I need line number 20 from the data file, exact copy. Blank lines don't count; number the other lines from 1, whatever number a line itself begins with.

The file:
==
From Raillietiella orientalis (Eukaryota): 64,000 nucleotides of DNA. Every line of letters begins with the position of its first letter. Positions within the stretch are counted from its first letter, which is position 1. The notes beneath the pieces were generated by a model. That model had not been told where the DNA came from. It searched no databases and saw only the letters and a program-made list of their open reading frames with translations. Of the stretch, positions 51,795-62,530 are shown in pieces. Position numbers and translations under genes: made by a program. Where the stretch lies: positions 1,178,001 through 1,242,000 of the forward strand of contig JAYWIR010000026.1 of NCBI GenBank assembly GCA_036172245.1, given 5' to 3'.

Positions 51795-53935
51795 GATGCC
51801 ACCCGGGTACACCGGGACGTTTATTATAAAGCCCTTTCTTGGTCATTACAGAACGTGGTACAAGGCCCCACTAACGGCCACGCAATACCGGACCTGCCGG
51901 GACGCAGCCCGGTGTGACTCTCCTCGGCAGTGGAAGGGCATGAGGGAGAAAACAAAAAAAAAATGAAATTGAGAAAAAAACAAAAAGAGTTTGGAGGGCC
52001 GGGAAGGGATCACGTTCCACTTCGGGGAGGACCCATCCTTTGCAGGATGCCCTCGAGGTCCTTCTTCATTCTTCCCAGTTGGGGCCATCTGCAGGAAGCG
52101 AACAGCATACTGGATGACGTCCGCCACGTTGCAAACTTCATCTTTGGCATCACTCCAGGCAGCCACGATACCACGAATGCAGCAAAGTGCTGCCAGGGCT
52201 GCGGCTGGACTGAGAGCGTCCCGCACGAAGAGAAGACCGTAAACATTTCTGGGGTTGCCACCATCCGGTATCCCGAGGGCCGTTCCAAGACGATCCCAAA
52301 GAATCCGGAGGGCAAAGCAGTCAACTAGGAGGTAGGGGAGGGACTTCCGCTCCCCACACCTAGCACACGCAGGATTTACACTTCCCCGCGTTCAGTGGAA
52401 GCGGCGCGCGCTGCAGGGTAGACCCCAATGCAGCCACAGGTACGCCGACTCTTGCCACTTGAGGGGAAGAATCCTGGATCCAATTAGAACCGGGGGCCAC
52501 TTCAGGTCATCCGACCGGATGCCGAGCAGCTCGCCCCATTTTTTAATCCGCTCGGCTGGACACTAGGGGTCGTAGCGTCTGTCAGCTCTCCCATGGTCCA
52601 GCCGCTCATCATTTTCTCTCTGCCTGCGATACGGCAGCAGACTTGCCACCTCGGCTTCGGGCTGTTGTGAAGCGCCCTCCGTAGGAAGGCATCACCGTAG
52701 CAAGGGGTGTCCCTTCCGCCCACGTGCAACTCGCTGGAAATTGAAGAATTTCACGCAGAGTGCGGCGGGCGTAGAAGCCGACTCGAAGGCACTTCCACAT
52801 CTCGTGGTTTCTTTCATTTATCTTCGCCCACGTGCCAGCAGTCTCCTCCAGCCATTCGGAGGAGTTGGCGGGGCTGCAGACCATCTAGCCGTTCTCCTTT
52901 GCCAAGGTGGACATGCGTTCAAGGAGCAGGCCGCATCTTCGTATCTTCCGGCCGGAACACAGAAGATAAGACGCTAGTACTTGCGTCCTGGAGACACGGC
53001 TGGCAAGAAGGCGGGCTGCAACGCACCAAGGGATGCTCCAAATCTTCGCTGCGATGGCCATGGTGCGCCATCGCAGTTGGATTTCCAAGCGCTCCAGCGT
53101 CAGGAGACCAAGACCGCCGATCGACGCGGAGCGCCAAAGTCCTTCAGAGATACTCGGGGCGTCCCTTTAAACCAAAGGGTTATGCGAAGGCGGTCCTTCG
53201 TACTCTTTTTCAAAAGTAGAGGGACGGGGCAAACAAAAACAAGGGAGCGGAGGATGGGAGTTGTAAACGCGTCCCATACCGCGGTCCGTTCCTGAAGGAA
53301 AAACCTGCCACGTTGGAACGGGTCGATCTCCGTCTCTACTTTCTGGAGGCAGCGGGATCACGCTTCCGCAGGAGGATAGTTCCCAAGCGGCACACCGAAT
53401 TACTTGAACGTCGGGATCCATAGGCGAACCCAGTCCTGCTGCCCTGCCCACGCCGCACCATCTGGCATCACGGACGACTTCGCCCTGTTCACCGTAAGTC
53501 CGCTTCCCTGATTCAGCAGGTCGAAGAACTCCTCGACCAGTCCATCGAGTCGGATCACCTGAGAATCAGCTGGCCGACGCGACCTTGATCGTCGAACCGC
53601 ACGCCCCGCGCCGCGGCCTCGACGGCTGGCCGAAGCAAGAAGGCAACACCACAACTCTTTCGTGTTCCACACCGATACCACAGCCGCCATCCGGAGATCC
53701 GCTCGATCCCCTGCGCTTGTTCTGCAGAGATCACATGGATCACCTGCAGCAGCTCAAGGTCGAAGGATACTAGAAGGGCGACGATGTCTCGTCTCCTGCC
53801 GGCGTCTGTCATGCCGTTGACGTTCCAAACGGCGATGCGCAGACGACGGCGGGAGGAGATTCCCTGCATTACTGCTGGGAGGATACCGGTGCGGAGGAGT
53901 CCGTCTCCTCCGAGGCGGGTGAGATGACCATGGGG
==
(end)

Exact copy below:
53401 TACTTGAACGTCGGGATCCATAGGCGAACCCAGTCCTGCTGCCCTGCCCACGCCGCACCATCTGGCATCACGGACGACTTCGCCCTGTTCACCGTAAGTC